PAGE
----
Avoiding another dangerous delay in the Sahel

Here we are in a new year, facing another drought, and a new report of a looming food crisis is released.  As aid agencies, we’re beginning to sound like a broken record – last August I warned about a potential food crisis in Niger this year with reports of insufficient rain for pastoralists.  But thankfully, this time our messages are being heard and acted upon.  Mindsets and behaviour in the aid world and international community are shifting.

This approaching food crisis is the third one in the Sahel region of West Africa that I’ve worked on in the past 7 years.   But Billou Moctar, the Mayor of Abalak in Niger, has lived through them all, compared to only once a decade in the 1980s and 1990s.

Now, resilient herders in Abalak have been beaten down by seeing two thirds of their precious animals starve to death or selling them to buy food during a food crisis in 2010.  With little time to recover, they’ve been hit recently by high food prices, which is a strain on their reduced income due to returnees from Libya.  Animal fodder is almost double the price of last year.  They’re weakened physically as they don’t have enough milk and a third of herders are moderately or severely malnourished.  They will stay beaten down unless aid is released to get them back on their feet to fight what could be worse to come.

In Chad, harvests only produced half of what they did in 2010.  Levourne Passiri, Tearfund’s Country Representative, says “People need to retain their strength and assets so that they can buy and plant seeds in May and June.  But as early as February, people will start to run out of reserves and won’t be able to afford to buy food on the market.”  Herders are selling their goats and sheep, some women are selling salt.  Malnutrition rates are increasing and are now above ten per cent.

Time and time again, we face a humanitarian conundrum and have to balance meeting people’s needs immediately with the fact that no one wants to be accused of crying wolf too early.  A cautious attitude is adopted until hard data can justify the release of humanitarian funding.  But it can take months for official surveys to be done in the field and to be approved by the government.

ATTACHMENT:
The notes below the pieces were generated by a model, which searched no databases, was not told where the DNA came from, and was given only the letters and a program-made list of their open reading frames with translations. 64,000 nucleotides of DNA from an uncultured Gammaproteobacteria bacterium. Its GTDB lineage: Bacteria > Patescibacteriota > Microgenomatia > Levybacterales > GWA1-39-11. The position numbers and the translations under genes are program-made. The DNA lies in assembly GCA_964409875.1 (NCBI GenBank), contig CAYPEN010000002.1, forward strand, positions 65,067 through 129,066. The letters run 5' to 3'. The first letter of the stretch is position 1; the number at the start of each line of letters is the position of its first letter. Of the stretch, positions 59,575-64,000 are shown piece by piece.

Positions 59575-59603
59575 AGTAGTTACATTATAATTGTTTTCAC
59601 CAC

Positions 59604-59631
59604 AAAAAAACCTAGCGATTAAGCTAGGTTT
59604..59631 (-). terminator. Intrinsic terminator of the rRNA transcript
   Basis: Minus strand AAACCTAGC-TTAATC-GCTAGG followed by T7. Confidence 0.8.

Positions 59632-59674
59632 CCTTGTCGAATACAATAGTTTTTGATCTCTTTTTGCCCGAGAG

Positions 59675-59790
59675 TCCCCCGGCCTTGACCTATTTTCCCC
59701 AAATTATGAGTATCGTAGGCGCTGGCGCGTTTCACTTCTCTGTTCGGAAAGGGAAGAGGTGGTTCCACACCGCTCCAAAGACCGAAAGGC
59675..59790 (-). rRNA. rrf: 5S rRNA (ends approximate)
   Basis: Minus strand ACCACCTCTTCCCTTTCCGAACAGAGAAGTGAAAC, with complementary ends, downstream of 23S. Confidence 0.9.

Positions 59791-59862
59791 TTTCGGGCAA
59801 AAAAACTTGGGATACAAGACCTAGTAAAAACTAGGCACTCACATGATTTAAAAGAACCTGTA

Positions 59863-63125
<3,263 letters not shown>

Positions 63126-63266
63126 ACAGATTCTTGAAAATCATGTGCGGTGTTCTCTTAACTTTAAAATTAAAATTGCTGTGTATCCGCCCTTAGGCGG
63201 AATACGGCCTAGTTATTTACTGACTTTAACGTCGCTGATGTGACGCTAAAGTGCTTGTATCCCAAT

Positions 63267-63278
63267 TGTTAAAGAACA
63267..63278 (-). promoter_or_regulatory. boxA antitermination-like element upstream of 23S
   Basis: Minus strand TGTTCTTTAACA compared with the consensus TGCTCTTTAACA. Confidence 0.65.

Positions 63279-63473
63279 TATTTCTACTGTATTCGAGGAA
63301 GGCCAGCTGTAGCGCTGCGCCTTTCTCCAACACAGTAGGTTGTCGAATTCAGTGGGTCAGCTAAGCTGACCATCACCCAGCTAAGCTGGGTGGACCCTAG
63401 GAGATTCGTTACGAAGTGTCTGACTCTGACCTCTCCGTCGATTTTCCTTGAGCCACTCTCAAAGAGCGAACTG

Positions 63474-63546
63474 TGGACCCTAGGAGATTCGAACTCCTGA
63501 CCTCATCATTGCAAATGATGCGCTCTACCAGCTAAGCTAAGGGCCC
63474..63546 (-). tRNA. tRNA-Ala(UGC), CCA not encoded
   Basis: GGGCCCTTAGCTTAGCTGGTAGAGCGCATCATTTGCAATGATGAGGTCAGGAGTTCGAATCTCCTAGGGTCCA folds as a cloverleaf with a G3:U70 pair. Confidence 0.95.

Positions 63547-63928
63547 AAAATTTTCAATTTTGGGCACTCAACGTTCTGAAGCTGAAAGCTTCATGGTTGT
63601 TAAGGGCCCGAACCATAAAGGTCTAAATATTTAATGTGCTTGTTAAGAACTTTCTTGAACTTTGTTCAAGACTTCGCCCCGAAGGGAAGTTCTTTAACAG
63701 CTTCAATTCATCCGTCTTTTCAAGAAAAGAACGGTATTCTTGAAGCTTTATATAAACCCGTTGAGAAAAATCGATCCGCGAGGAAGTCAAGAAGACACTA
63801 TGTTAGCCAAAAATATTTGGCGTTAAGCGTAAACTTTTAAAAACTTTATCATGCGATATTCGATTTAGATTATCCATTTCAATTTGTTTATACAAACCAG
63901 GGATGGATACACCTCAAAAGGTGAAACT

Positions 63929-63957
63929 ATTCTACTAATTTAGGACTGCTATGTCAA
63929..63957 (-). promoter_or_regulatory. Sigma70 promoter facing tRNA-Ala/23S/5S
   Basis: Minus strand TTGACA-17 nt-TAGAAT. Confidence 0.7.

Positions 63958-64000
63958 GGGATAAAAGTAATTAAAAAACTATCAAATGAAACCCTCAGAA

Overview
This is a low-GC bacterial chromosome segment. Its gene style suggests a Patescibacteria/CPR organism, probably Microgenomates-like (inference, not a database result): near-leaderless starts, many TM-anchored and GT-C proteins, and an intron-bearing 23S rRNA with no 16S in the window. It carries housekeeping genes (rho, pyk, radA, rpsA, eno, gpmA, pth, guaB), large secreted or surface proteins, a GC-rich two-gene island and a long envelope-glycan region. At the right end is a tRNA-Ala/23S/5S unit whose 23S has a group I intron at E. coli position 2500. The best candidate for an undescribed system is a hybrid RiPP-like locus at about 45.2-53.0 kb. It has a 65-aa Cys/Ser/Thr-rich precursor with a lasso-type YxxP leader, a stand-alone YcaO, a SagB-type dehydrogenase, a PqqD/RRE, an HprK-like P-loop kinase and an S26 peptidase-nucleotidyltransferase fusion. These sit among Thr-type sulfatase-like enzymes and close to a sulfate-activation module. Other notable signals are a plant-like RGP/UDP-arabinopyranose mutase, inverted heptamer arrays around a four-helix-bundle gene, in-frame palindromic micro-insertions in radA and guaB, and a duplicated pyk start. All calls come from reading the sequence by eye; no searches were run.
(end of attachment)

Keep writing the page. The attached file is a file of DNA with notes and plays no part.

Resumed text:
But this time, there are promising signs of early action.  Last October, the President of Niger appealed to the international community to come to his country’s assistance, announcing a high cereal deficit.    Whereas, in 2005 no one dared mention the word famine to the government and outspoken aid agencies were thrown out of the country.  Moreover, British NGOs have coordinated regularly since the 2005 food crisis as part of the Sahel Working Group.  Tearfund publicly discussed the lessons learnt from the 2005 and 2010 food crises as a warning to prevent another one in 2012, on a panel at an ODI seminar with DFID and ECHO who committed to take early action.

In December the government of Chad declared a crisis very early on compared to 2010 and is developing a response plan, after talking to NGOs about the situation on the ground.  The UN emergency fund (CERF) provided $6m to reduce food insecurity and acute malnutrition among children under 5 inChad.

DFID is developing a resilience strategy for the Sahel, France swiftly gave 10m Euros and the EU has doubled humanitarian aid to 95 million Euros.

The UN appealed, advising that it would cost $40-$50 to feed a child for a month, compared to waiting until the child is acutely malnourished and requires 2 months treatment of $400.

December and January also saw media coverage just a few months after the harvest results, warning that people could run out of food in March.  In 2010 there was hardly any British media attention even in July at the peak of the food crisis when it was too late to save many lives and livelihoods.

Early preventative action is the first step but we can’t expect humanitarian aid year after year to solve chronic hunger.  Only long term development for sustainable livelihoods and tackling the underlying inequality and unjust policies will prevent us from seeing this scenario again and again.

Jo Khinmaung is Tearfund’s Food Security Policy Adviser. Follow her on www.twitter.com/JKfoodie

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